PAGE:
A common problem with scatterplots is that you end up with all of the data points overlapping on each other, Which means that the user can’t get a sense of where the true density of the data life. For example, they may not be able to see whether there is just one “layer” of data, or whether the points are stacked on top of each other 10 deep.

## Solution to overlapping

There are a few solutions to this problem of overlapping data points. The simplest is to simply set the “alpha” parameter down to something like .25, which means that each of the points is see-through. The color will be much later if there is only One data point in the space, and the viewer will be able to discern up to 4 points overlapping. This can get annoying, particularly when there are some outlier points but do not overlap and get difficult to see. It doesn’t look amazing, and there are often better representation.

Another simple approach that can sometimes work is to take a sample of the data, down to the point where the data points are rarely overlapping. There are several obvious drawbacks. One is that outlier data may not make it into the sample, suggesting a smaller minimum and maximum spread then you’ll see in the actual date set whether this is a bug or a future depends on what you’re trying to communicate. If you believe that the outliers are truly a relevant, or at least distracting more than informative, this could be a very valuable addition. On the other hand, understanding the minimum for next month is critical, you may want to leave them in.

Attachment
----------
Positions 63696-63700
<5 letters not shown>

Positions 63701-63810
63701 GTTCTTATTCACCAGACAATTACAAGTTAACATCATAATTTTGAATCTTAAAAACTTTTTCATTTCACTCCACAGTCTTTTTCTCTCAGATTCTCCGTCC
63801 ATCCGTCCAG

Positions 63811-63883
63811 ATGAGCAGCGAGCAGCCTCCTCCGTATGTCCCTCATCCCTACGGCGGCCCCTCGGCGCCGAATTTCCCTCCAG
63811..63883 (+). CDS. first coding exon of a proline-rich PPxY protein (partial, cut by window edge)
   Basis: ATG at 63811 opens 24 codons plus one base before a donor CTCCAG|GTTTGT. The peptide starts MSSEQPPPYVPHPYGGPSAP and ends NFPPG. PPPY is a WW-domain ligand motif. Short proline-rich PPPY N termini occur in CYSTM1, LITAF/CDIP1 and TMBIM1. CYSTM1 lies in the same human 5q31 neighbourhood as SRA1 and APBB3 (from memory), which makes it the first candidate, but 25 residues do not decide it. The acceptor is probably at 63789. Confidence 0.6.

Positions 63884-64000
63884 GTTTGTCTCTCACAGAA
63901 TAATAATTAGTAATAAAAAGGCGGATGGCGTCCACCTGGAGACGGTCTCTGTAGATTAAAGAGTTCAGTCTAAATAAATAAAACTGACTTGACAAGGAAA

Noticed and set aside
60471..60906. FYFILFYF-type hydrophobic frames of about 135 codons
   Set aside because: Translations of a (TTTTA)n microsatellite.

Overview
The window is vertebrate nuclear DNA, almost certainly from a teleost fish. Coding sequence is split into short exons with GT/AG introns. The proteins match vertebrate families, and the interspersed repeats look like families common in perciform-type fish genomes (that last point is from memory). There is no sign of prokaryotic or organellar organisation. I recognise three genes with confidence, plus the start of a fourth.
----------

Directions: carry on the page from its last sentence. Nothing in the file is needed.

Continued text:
## Using Seaborn

This is one of several areas where the SEa FUMBORN space package shines it has a function that allows you to do a “density plot”. That arranges the whole plotting space into hexagonal spaces. You were no longer plotting individual points, but the number of units that fall into you today, which get darker when there are more units in them. This makes for a much nicer representation of the same concept as the Alpha approach that I introduced earlier. It tends to look more professional, and front of your stakeholders will probably be very impressed with this interesting, but easy to grasp, new visualization. Even cooler, if somewhat more difficult to understand, is the Contor, which leaves out the gradations of density, much like a map you would see when you were hiking. It takes a little bit of explanation, but it does look pretty often, particularly if you choose a good color scheme. That said, you have to always remember that the goal of a graph is to explain a concept, and the conference can be distracting, particularly if people are trying to interpret them like a bubble chart.